United Nations launches global campaign targeting the criminal counterfeit trade

16 January 2014

Brussels, 14 January 2014

Press Release

The World Customs Organization (WCO) welcomes the new global campaign launched by the United Nations (UN), under the auspices of the UN Office on Drugs and Crime (UNODC), to raise awareness among consumers on the dangers of counterfeit goods and their link to organized crime.

The campaign – ‘Counterfeit: Don’t buy into organized crime’ - is centred around a Public Service Announcement, entitled ‘Look Behind’, which will be shown on the NASDAQ screen in New York’s Times Square and will be aired on several international television stations, starting from 14 January.

With the aim of urging consumers to consider who and what lie behind the production of counterfeit goods, the campaign is a bid to boost understanding of the multi-faceted repercussions of this illicit trade, which according to the UNODC is worth 250 billion US dollars a year.

UNODC Executive Director, Yury Fedotov, noted that, "In comparison to other crimes such as drug trafficking, the production and distribution of counterfeit goods present a low-risk/high-profit opportunity for criminals."

Fedotov further noted that, "Counterfeiting feeds money laundering activities and encourages corruption, and there is also evidence of some involvement or overlap with drug trafficking and other serious crimes."

Counterfeiting is a crime that affects us all, from exploited labour being used to produce counterfeits, through to the harmful and potentially deadly dangers attached to these goods, and the links that these illicit goods have in potentially funding cross-border criminal and organized crime activities.

"With a long history of fighting counterfeiting and piracy at the national, regional and international level, the global Customs community is ready to support its United Nations partners in their efforts to raise awareness about this illicit trade activity," said WCO Secretary General, Kunio Mikuriya.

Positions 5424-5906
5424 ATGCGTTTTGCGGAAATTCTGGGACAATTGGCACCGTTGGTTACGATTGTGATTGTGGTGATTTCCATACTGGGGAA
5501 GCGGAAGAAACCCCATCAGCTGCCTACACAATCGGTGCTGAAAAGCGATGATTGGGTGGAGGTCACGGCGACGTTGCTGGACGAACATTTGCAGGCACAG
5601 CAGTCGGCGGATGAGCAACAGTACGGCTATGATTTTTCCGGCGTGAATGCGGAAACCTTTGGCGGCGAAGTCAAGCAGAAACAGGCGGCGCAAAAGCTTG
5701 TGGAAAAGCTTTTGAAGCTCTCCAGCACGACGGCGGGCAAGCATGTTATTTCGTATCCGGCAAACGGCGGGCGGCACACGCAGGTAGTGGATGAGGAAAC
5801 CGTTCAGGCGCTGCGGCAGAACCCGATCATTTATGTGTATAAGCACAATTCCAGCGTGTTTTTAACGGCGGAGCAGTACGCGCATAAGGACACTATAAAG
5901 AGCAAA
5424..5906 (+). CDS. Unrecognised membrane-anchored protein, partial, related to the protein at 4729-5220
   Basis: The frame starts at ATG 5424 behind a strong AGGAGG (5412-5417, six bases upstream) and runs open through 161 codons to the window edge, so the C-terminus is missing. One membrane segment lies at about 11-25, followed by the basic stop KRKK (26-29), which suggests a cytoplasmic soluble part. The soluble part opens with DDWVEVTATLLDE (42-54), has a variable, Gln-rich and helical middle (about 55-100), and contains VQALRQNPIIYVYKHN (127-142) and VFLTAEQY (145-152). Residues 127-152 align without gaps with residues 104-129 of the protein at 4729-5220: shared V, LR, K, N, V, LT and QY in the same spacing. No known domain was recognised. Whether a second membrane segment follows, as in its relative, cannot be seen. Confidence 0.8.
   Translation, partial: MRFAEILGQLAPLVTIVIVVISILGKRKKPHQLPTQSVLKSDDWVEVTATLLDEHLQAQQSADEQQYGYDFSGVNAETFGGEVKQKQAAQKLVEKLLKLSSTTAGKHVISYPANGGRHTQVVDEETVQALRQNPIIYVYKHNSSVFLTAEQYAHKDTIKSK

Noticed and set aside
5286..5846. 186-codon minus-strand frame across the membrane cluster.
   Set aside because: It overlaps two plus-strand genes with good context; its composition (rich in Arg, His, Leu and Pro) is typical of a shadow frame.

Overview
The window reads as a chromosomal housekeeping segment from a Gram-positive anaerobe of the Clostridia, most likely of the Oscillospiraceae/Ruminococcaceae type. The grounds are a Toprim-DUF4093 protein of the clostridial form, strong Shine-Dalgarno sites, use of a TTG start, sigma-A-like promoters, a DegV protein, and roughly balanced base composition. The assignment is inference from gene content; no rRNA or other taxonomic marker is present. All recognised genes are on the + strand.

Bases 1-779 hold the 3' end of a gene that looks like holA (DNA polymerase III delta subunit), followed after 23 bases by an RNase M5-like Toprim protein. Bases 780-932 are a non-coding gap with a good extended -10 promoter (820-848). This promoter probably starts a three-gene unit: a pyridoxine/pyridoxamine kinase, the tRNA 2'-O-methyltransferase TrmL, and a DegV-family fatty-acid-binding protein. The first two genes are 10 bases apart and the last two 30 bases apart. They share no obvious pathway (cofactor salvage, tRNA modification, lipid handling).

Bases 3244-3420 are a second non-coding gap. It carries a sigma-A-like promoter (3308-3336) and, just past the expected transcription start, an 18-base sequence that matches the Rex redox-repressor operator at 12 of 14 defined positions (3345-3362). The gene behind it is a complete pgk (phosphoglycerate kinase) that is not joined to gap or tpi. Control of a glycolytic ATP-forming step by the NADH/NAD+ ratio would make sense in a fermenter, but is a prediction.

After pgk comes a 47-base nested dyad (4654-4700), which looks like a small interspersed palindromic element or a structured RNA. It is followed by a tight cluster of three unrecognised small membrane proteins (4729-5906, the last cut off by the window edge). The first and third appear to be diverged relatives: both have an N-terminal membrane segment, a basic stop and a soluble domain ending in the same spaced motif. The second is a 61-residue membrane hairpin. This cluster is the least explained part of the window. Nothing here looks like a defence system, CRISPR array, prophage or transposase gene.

Mikuriya further stressed that, "The WCO is firmly committed to countering the relentless attack on consumers by criminals involved in counterfeiting, as their illicit and even dangerous goods which are flooding markets across the globe pose a huge risk to public health and safety."

Fraudulent medicines also present a serious health risk to consumers, as criminal activity in this area is big business, with the UNODC reporting that the sale of fraudulent medicines from East Asia and the Pacific to South-East Asia and Africa alone amounts to some 5 billion US dollars per year.

Criminals use similar routes and modi operandi to move counterfeit goods as they do to smuggle illicit drugs, firearms and people; in 2013, the joint UNODC/WCO Container Control Programme detected counterfeit goods in more than one-third of all seized maritime containers.

The WCO expends enormous resources on combating the counterfeit trade using a variety of means, including the organization of global enforcement operations and the introduction of IPM, a WCO tool which promotes cooperation and the sharing of information between Customs and rights holders.

Of particular relevance to the campaign is the WCO’s theme for 2014 which highlights the importance of communication and the sharing of information for better cooperation, which is highly instrumental in the fight against counterfeits in tandem with the Organization’s public and private sector partners.

Concluding, Secretary General Mikuriya took the opportunity to commend the UNODC on its latest initiative, offered his full support for the UN campaign, and urged WCO Members and Customs’ stakeholders to continue raising awareness about the perils of buying and trading counterfeit goods.

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